The first ever item that we tore down in HackSpace magazine was a dancing Christmas tree and, as we write this latest edition, our minds wander to the festive season, which is only weeks away. In recent years, homes around the world have prepared for Christmas in even more outlandish ways – and surely the most brash and unashamed manner is to project Christmas all over your home using an outdoor projector. But, how do they work, and what can we do with one? Well, there is only one way to find out: we need to take one apart!
Pull it to pieces
The projector is made of a workable plastic, and comes in a series of sections. For example, the lens section is held on with four large cross-head screws. When removing the lens section, we discovered that the lens is real glass, and that the lens is secured over the projection plate with a water-resistant cover, helping to restrict water ingress. Where the power lead comes into the projector, we see a gland that covers the hole for the wire, and protects the unit from water. There’s no rubber seal however, so be careful!
The unit is held together using a mixture of hex screws and cross-head screws. The hex screws are used to cover an access slot where we can insert ‘cartridges’ containing the images to project. Inside the projector, there are multiple cross-head screws, of different sizes. The smallest hold a blanking plate over the LED lenses, to prevent light leakage. The thickest are those that hold the motor and LED PCB to the projector chassis. Just be careful with these screws, as they are really close to the power wires for the motor!
The images projected are made possible using a selection of cartridge slides that contain four images based on seasons/events or celebrations. These cartridges measure 65 mm by 45 mm, by 3 mm thick, and are made of the same plastic as the projector. They can be carefully taken apart to find inside two small lengths of plastic film, with the images printed upon them. Why is this important? Well, using a good-quality printer and some OHP (overhead projector, remember those from school?) transparency sheets, we can print our own images! Trial and error will be required, but the cost of the sheets is negligible.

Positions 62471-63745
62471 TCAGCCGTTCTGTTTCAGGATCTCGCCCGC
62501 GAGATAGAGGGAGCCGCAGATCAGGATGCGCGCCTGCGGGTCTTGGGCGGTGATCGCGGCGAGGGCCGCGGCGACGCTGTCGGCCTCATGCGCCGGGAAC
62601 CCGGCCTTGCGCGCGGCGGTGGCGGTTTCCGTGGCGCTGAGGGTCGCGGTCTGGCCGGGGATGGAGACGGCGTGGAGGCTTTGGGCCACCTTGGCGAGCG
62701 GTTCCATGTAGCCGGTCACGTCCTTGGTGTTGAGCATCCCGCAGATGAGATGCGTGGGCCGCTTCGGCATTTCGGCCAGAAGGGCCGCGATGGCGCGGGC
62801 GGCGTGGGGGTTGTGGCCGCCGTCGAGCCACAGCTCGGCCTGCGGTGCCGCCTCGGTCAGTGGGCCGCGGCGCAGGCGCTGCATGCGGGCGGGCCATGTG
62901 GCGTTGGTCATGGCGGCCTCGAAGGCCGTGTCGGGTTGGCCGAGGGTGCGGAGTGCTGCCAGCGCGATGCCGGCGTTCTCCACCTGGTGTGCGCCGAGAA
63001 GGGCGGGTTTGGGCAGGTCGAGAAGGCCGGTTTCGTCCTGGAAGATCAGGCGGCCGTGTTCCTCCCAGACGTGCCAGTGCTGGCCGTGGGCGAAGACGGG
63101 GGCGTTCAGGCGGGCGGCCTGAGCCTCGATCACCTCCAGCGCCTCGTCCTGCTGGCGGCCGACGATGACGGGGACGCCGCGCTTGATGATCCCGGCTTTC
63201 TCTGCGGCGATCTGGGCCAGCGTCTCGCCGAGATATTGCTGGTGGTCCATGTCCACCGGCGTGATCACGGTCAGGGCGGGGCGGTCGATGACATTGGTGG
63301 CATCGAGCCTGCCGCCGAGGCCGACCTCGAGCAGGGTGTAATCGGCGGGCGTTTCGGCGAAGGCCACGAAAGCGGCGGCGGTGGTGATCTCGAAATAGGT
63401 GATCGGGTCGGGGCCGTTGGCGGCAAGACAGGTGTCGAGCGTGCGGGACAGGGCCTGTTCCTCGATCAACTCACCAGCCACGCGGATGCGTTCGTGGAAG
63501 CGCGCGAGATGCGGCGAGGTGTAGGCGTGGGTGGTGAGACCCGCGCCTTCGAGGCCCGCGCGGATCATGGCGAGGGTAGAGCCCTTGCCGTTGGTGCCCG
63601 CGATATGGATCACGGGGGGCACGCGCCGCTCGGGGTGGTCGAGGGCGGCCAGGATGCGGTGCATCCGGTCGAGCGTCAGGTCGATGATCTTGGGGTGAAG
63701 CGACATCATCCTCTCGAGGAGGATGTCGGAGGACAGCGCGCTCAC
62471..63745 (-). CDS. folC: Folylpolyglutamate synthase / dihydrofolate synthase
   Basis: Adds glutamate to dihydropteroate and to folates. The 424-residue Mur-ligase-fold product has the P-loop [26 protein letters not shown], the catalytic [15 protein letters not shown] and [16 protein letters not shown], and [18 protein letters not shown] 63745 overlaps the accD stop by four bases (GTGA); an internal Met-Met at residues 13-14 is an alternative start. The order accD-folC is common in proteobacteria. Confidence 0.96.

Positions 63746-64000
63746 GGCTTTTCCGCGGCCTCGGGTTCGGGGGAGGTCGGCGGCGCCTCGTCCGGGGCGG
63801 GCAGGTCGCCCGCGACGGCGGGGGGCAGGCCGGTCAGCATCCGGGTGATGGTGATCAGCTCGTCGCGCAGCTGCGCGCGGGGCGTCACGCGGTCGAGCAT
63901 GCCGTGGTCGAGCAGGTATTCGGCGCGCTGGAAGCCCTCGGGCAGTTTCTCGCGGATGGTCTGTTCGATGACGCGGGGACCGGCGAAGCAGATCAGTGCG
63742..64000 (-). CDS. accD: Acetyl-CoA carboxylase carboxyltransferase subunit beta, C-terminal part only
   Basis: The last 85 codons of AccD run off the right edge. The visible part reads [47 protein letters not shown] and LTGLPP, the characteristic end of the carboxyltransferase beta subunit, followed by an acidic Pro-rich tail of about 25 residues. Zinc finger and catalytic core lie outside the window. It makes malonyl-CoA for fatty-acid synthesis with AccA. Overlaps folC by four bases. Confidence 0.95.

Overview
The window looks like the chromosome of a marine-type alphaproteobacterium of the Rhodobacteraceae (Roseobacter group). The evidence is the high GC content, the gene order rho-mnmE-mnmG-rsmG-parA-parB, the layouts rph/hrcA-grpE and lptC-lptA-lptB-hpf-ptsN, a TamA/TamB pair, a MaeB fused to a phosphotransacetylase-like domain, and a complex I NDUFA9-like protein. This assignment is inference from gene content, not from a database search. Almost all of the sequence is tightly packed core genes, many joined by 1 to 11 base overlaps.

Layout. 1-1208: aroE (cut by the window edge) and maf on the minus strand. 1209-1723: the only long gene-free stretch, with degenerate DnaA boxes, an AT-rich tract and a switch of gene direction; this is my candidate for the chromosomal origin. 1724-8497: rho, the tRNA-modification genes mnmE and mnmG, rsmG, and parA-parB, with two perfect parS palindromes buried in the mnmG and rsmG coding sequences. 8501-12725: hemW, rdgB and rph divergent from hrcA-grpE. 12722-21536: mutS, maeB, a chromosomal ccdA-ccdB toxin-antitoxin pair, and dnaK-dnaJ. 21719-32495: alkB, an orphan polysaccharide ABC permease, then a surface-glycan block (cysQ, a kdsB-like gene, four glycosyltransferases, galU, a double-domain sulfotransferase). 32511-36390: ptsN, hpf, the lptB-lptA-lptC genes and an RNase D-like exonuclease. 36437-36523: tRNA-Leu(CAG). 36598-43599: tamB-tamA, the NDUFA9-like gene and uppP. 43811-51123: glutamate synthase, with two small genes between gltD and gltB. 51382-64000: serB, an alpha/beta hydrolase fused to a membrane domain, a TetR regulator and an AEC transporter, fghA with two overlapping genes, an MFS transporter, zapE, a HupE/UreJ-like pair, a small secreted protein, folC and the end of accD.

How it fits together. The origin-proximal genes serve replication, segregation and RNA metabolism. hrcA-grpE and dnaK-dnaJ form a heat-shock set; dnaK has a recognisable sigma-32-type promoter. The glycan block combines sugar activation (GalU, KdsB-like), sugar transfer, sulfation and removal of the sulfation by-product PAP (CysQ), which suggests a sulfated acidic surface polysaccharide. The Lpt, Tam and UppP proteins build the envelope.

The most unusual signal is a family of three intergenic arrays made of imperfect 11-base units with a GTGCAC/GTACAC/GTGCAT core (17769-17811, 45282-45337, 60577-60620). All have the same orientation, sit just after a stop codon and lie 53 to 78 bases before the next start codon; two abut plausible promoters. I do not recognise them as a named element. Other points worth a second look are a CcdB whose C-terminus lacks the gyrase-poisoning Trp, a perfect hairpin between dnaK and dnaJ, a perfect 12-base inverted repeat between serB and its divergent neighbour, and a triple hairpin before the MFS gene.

In the box we find a 12 V 300 mA mains power supply, which provides 3.6 W of power, slightly less than the rated 4 W, but enough. The power supply connects to the projector via a 4.8 metre power cable, and it uses a screw thread and polarised connector to ensure correct polarity and for a secure connection. This also provides some water resistance as it is rated IP44 (typical for bathroom electronics that might get sprayed), but do not rely on this rating for outdoor use. Ensure that the plug is connected to the mains via a fully rated and waterproof outdoor connection.
Sadly, we can’t run the projector from a USB 5 V supply, as there’s not enough power. But if we use a 5 V to 12 V step-up voltage transformer, typically USB to DC barrel jack, then we can power the unit from a USB battery for ultimate portability! The USB output will need to be over 2 A, with 2.4 A being the sweet spot. Typically, these step-up transformers can supply up to 12 V 800 mA, over double the requirements of our projector! If you ‘roll your own’ power supply, do ensure that it is safe and it exceeds the current demands of the projector.